As with all Ginger’s books, I have NO trouble whatsoever recommending A BOY LIKE YOU. It’s engaging, emotional, heartfelt, and all the other things that a Young Adult romance should be. So, I encourage all of you to grab your copy and get to reading!

A BOY LIKE YOU by Ginger Scot… 5 STARS!



This weekend I’ve read and listened to a lot of news. I listened to stories and opinions from various elected officials, various news outlets, people from all sides and all viewpoints. I listened to the most passionate objectors to President Trump’s travel ban. I’ve read articles by people who strongly support the travel ban. I’ve read the details of President Obama’s 2011 6-month halt on Iraqi refugees/immigrants after the discovery of Al Queda terrorists in Bowling Green, KY. I read President Trump’s statement outlining the details and the reasoning of the travel ban he instituted over the weekend. I listened to journalists who highlighted the positives and journalists that highlighted the negatives of the current travel ban. I listened to statements from refugees either already here or hoping to come here. I listened to statements from the families of Americans killed by terrorist activities. 

And you know what I found?

I found that in EVERY story, EVERY statement, EVERY news report, there was something legitimate. From the most vehement oppositions to the travel ban to the President’s own statement about the ban, and everything in between, I found something legitimate and reasonable… something I could understand… a way to see things from that person’s or that group’s point of view. I could feel empathy and support for folks on BOTH sides of the issue.

Sometimes I feel very alone in my belief that we can and should try to see things from all sides. I feel like there is no place within the social and political discourse for a person like me who thinks there’s every reason to act with respect toward those who may think differently than me… to treat them with dignity and basic human decency. I feel this way for one pretty simple reason.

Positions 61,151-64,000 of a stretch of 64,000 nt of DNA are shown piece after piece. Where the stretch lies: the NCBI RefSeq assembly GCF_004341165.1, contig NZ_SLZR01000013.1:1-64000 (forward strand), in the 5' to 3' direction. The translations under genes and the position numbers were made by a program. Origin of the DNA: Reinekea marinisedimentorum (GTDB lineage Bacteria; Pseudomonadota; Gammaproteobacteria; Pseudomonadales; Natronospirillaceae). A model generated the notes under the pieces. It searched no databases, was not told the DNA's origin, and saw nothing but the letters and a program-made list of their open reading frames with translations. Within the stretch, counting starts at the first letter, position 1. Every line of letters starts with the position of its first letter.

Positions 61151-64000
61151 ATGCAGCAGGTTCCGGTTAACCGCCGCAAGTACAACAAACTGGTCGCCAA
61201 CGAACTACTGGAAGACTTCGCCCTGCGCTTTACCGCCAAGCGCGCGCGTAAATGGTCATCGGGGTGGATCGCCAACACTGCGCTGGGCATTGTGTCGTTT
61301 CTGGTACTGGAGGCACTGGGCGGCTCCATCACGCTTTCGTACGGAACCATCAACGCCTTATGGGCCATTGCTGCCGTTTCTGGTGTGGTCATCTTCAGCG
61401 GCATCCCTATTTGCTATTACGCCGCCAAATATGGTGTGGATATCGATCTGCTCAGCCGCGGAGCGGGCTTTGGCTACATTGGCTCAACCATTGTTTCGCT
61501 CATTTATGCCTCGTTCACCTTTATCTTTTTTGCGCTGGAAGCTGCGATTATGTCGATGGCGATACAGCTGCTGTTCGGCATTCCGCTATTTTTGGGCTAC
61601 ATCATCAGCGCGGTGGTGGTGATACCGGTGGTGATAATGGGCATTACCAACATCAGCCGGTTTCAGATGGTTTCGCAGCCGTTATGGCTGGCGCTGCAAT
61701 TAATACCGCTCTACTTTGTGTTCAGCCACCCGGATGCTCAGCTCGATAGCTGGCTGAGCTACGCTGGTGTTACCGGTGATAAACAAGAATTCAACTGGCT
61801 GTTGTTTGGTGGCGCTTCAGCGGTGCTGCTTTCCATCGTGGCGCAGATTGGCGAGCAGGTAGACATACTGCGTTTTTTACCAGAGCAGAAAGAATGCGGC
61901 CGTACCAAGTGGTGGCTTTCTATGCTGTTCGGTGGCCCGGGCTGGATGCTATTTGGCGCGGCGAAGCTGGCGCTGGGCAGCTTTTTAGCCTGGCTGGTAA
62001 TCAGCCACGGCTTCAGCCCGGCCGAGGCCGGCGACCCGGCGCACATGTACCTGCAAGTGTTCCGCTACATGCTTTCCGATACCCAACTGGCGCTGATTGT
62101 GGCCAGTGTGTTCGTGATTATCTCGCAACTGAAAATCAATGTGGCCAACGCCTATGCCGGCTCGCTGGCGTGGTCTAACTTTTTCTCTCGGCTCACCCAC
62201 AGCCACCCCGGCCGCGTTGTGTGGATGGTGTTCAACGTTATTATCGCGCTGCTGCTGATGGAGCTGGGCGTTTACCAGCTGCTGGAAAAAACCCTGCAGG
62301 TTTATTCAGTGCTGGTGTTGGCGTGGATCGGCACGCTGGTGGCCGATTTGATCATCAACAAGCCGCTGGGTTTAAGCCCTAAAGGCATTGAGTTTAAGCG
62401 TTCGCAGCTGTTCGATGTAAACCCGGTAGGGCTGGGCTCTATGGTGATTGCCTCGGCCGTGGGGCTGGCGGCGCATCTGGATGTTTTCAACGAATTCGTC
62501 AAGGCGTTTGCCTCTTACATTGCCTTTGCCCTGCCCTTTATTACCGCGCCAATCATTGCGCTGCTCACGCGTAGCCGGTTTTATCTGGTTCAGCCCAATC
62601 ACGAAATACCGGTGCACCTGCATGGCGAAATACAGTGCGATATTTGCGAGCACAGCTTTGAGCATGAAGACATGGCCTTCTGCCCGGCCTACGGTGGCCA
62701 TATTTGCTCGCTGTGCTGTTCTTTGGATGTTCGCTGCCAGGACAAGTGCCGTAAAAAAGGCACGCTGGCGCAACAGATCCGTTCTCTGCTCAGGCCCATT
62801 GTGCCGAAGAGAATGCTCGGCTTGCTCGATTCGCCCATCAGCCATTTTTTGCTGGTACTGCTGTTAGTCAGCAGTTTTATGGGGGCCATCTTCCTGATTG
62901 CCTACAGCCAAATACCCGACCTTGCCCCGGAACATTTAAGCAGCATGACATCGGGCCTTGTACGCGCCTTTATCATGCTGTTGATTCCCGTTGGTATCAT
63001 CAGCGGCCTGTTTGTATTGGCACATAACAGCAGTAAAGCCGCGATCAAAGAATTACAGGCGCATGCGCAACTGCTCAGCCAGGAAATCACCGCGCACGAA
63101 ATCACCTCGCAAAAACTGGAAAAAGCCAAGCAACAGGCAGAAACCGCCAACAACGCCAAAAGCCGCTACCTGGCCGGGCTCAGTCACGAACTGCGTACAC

When did America become an “all or nothing”, “my way or you’re a stupid fool” type of country?

When did it become okay to lead with the attitude that… “If you don’t think like me, then I don’t care what you think or how you feel”? When did we decide that it was acceptable to treat people who have different opinions than us as scum, vermin, and pariahs?

Do you know what we do when we act as if the people who differ from us are stupid and ignorant? When we basically say to them… If you think differently than me, I don’t care about you?  When we do that, we DE-VALUE them. We say to them, “You are LESS because you think differently than me.” We tell them, “Unless you believe what I believe, you are NOT WORTHY.”

THIS is the hard truth of what we do when, in our political outrage or our political triumphs, we fail to take into account the people who believe differently than us. When our “side” wins, we gloat and say “We won. You lose. Deal with it. Ha ha.”, and then we hurl accusations at the opposing side. When our “side” loses, we cry and yell about the injustice and unfairness that led to our loss and hurl accusations at the opposing side. Both of these are unacceptable ways to react.

I’m APPALLED and ASHAMED by this. I’m ashamed of every person or group who has made a statement or social media post that DE-valued those who oppose them by treating them as if their feelings are unimportant. I’m appalled and ashamed of every person or group who has made a statement or social media post that treated the opposite side as unworthy. I’m appalled and ashamed at every person or group who has made a statement or social media post that lumps everyone who has a different opinion into one big group of stupid, ignorant, uninformed, and worthless losers.

That is the very definition of intolerance. 

And I include myself in that group of people of whom I’m appalled and ashamed, because I know I’ve been guilty of the same types of thoughts and statements. But for our own sakes, we MUST move beyond this “mob mentality” of us vs. them.

We are Americans. We can and SHOULD be better than this.